|Activity||In 1517 King James V (1513-1542) made Auchtermuchty a royal burgh, but it was never represented in Parliament or in the Convention of Royal Burghs, and became one of the four inactive royal burghs in Fife. Royal burghs normally had elected councillors who looked after the burgh’s interests, but only a small number of inhabitants had the right to vote in the council elections or to be a councillor. Burgh courts were held, which had some civil and criminal jurisdiction, although these competencies were eroded as time passed and the cases were increasingly petty local disputes. The franchise for parliamentary elections was radically changed in 1832, and the Royal Burghs (Scotland) Act 1833 (3 & 4 Will. IV, c.76) imitated the change for the election of councillors. |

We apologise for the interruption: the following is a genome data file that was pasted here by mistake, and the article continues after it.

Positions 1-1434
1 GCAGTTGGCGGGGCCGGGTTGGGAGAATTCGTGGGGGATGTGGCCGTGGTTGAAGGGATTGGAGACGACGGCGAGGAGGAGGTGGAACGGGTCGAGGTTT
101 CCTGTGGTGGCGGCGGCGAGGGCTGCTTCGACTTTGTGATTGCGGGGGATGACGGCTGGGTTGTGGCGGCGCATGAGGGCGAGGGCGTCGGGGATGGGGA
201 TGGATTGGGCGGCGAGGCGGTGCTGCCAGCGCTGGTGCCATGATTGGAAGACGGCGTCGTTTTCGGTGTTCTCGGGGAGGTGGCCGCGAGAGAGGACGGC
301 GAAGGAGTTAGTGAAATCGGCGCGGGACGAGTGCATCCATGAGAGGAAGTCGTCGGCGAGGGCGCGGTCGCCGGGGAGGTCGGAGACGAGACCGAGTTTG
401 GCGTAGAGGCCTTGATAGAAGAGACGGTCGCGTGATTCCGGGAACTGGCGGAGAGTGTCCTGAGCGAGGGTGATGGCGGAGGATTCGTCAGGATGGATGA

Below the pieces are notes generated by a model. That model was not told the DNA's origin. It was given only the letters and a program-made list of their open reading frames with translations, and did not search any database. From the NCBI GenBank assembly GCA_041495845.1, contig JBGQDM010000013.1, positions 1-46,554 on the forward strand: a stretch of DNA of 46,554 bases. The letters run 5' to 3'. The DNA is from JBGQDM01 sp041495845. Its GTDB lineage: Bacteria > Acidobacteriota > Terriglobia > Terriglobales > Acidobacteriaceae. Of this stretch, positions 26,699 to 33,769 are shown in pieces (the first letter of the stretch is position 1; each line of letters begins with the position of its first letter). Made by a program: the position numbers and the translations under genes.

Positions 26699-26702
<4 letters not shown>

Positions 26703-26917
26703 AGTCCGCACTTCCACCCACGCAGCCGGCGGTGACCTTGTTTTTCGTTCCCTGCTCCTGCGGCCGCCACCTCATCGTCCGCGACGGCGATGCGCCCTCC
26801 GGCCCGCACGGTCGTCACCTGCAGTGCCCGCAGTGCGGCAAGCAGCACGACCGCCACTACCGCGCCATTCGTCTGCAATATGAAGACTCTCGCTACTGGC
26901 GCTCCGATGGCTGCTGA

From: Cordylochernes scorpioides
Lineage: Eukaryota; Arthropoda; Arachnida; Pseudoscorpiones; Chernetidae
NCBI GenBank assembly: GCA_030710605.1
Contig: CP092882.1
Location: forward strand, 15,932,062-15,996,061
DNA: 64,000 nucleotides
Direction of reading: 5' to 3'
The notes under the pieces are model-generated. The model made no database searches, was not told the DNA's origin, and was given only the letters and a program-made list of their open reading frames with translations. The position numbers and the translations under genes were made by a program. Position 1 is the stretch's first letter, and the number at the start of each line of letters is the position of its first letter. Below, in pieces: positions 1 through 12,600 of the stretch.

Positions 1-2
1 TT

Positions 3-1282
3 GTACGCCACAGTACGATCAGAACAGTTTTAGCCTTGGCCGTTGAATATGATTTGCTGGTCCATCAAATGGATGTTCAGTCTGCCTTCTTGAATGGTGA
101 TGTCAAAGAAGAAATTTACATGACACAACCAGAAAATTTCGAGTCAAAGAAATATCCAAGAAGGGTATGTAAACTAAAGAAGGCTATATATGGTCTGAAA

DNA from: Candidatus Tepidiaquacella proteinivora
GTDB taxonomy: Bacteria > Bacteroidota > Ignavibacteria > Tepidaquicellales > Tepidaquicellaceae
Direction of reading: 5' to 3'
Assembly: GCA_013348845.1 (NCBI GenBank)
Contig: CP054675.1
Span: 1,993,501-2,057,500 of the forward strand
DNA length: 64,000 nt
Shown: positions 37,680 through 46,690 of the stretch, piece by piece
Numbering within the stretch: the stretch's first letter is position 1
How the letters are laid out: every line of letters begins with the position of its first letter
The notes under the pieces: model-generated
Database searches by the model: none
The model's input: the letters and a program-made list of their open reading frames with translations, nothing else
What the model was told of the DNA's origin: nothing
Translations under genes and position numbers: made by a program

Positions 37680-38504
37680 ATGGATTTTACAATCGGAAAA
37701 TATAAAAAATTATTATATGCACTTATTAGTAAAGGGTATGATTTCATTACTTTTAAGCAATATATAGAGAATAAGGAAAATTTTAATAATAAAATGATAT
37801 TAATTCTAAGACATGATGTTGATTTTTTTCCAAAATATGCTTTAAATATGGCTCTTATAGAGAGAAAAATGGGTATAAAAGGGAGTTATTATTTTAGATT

Main sources of employment in the town included linen weaving and distilling. It became a police burgh in 1874 when it adopted the General Police and Improvement (Scotland) Act 1862 (25 & 26 Vict., c.101). Burgh administration was carried out by police commissioners who were responsible for the cleansing, lighting, policing and public health of the burgh. Its population was 1,082 in 1871 and 1,475 in 1971. Under the Town Councils (Scotland) Act 1900 (63 & 64 Vict., c.49) the police commissioners were replaced by Auchtermuchty Town Council in January 1901. Auchtermuchty Town Council was abolished in 1975 under the Local Government (Scotland) Act 1973 (c.65). Its powers were assumed by Fife Regional Council and North East Fife District Council. These in turn were replaced by Fife Council in 1996 under the Local Government etc. (Scotland) Act 1994 (c.39).